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HTTP and Web Sockets are two protocols that we regularly use as a developer. In this blog, let’s understand and compare both.
Table of Contents
What is HTTP protocol?
For beginners, HTTP stands for HyperText Transfer Protocol. It is a protocol that allows the fetching of resources, such as HTML documents. It is the foundation of any data exchange on the Web, and it is a client-server protocol, which means requests are initiated by the recipient, usually the Web browser.
More on HTTP here
How HTTP works?
Figure showing the steps involved in making the TCP Connection
TCP is the fourth layer protocol as per the Open Systems Interconnection Model (OSI Model). OSI Model is how we depict the network model.
7 Layers of the OSI Model
TCP is a connection-oriented and reliable full-duplex protocol supporting a pair of byte streams, one for each direction. Before exchanging data, a TCP connection must be established. The TCP connection is established by performing TCP Handshake. After the handshake is done, the client (i.e. your computer) sends a GET request inside a TCP Packet to Google’s Server asking the HTML Document and the required resources to show the Google Homepage to you.
HTTP is a single way communication. The client requests and the server responds or vice versa, whereas TCP communication is two ways. Here the client and the server can speak simultaneously. That is it. That’s all that HTTP does.
HTTP is a stateless protocol
As we move up the OSI Model stack, you might wonder why HTTP does not have a two-way response like TCP. You might have just found out the reason. Yes, HTTP is a stateless protocol that means an HTTP server need not keep track of any state information. So, at any time, a client can send any valid command. The server will not relate this command to any previous or future commands.
You might be wondering what good does this do to us. How is it beneficial to the client or the server? As HTTP is a stateless protocol, it always has to send request headers with HTTP requests. Because of this, the server architecture becomes highly scalable because many servers can respond to far many clients and share the load of requests between them.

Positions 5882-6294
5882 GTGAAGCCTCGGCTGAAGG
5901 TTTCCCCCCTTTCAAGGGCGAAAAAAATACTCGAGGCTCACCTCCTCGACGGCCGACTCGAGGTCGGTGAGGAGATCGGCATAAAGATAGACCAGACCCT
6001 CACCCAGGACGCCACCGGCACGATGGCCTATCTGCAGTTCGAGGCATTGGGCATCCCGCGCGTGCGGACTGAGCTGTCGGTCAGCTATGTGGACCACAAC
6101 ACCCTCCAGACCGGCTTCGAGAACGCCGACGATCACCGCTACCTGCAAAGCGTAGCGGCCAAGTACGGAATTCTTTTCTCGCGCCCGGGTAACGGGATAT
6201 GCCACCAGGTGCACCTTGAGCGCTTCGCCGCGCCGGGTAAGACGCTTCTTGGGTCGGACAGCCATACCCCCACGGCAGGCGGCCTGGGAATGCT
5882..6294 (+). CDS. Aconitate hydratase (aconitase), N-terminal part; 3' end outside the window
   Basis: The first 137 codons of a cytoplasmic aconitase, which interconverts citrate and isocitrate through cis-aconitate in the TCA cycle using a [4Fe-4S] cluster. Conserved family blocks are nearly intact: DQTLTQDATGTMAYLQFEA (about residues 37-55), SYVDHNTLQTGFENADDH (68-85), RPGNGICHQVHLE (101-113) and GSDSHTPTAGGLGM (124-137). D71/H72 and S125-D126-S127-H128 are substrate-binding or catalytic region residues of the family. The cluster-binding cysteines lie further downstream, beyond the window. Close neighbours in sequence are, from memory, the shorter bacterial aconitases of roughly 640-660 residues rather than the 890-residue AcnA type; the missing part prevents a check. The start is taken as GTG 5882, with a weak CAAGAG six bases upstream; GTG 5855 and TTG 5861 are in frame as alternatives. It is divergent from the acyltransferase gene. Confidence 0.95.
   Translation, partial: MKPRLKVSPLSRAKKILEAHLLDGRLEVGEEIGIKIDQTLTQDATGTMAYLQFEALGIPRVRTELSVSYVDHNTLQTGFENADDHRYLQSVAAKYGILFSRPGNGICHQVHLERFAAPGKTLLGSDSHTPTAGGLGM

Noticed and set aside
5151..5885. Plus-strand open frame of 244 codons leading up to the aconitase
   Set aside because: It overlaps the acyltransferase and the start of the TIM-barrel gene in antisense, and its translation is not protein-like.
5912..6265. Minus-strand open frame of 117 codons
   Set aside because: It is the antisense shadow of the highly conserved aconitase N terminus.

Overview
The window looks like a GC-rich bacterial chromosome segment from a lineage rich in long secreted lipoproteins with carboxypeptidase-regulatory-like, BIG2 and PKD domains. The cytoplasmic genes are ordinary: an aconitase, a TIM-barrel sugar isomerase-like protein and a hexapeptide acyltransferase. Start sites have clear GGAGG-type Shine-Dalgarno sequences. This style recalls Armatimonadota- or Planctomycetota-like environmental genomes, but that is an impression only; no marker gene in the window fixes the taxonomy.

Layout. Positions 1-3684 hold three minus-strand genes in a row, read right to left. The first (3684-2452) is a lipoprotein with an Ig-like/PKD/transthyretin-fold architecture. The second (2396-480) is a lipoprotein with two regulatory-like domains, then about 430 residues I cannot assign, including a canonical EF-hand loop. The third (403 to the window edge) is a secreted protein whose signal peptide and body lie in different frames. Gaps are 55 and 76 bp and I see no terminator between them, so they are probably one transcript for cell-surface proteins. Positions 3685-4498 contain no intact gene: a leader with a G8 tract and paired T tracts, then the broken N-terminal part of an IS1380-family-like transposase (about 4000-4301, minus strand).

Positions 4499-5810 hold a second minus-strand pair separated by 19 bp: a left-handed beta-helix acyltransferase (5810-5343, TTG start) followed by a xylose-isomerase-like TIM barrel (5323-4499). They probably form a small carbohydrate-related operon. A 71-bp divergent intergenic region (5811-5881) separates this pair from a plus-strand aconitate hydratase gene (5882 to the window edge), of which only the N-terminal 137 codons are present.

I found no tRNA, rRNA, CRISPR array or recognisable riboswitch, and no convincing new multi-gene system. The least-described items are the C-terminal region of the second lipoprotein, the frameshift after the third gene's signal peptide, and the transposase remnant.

How do Web Sockets work?
However, Web Sockets works differently when compared to HTTP. Web Sockets works somewhat similar to how TCP works on the grounds of dual communication. Like HTTP, Web Sockets also work with the help of TCP. When the client first sends a Web Socket request, it sends an HTTP request and asks the server if the connection can be upgraded to Web Socket.
If the server accepts the request, then only the HTTP connection is upgraded to Web Socket. Now the dual channel is established between the client and the server.
Difference between HTTP & Web Sockets
Web Sockets are like a phone call. Once established, data can be shared either way. While in HTTP, it is more like sharing letters between each other, and when the server replies with its letter, the connection ends. To request it again, a new connection must be established before data can be shared or requested. Here HTTP is like a one-time transaction.
While using the Web Sockets, if the client sends, e.g., 10,000 requests to the server at a particular point in time, the server may not process all the requests as Web Sockets are stateful in nature. HTTP requests are stateless, so their sent requests can be processed by multiple servers and sent back faster when compared to Web Sockets here.
Web Sockets is a stateful connection
As mentioned earlier, Web Sockets are stateful in nature. They don’t need to establish the connection before responding or requesting. So Web Sockets always has to maintain a state to determine the requests and responses stream. While this makes the mutual transfer of data seamless, sheer amounts of data cannot be transferred at a particular time. So while using web sockets, the server cannot be scaled horizontally. As a result, it can only process a certain amount of requests. While web sockets have the advantage of seamless transaction data, it comes at the cost of scalability.
This scalability problem can be partly addressed with the help of AWS API Gateway.
Comparison between web sockets and http requests
Web Sockets and HTTP come with both advantages and disadvantages of their own.
Web Sockets are mostly used when setting up a stream, video chat, and other messaging and constant communication tasks. While HTTP is used to manage the sheer amount of requests.
Hope you were finally able to understand the difference between the two. By now, you’ll know abstract working and use cases of both HTTP and Web Sockets.
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